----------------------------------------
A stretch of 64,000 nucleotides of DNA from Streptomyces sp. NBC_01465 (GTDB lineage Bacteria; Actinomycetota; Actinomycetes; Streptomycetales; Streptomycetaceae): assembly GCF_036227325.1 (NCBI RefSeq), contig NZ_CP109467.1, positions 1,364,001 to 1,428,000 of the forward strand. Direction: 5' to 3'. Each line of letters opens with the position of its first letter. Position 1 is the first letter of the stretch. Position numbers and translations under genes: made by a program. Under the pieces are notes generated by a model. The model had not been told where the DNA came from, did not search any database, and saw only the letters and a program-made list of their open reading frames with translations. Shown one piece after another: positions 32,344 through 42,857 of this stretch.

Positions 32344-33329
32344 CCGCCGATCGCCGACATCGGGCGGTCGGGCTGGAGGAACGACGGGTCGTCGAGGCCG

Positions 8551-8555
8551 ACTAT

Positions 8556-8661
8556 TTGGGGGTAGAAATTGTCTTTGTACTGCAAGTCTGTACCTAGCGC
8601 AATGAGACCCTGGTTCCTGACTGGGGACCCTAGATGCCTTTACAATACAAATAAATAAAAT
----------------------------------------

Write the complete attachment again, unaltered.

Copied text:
A stretch of 64,000 nucleotides of DNA from Streptomyces sp. NBC_01465 (GTDB lineage Bacteria; Actinomycetota; Actinomycetes; Streptomycetales; Streptomycetaceae): assembly GCF_036227325.1 (NCBI RefSeq), contig NZ_CP109467.1, positions 1,364,001 to 1,428,000 of the forward strand. Direction: 5' to 3'. Each line of letters opens with the position of its first letter. Position 1 is the first letter of the stretch. Position numbers and translations under genes: made by a program. Under the pieces are notes generated by a model. The model had not been told where the DNA came from, did not search any database, and saw only the letters and a program-made list of their open reading frames with translations. Shown one piece after another: positions 32,344 through 42,857 of this stretch.

Positions 32344-33329
32344 CCGCCGATCGCCGACATCGGGCGGTCGGGCTGGAGGAACGACGGGTCGTCGAGGCCG

Positions 8551-8555
8551 ACTAT

Positions 8556-8661
8556 TTGGGGGTAGAAATTGTCTTTGTACTGCAAGTCTGTACCTAGCGC
8601 AATGAGACCCTGGTTCCTGACTGGGGACCCTAGATGCCTTTACAATACAAATAAATAAAAT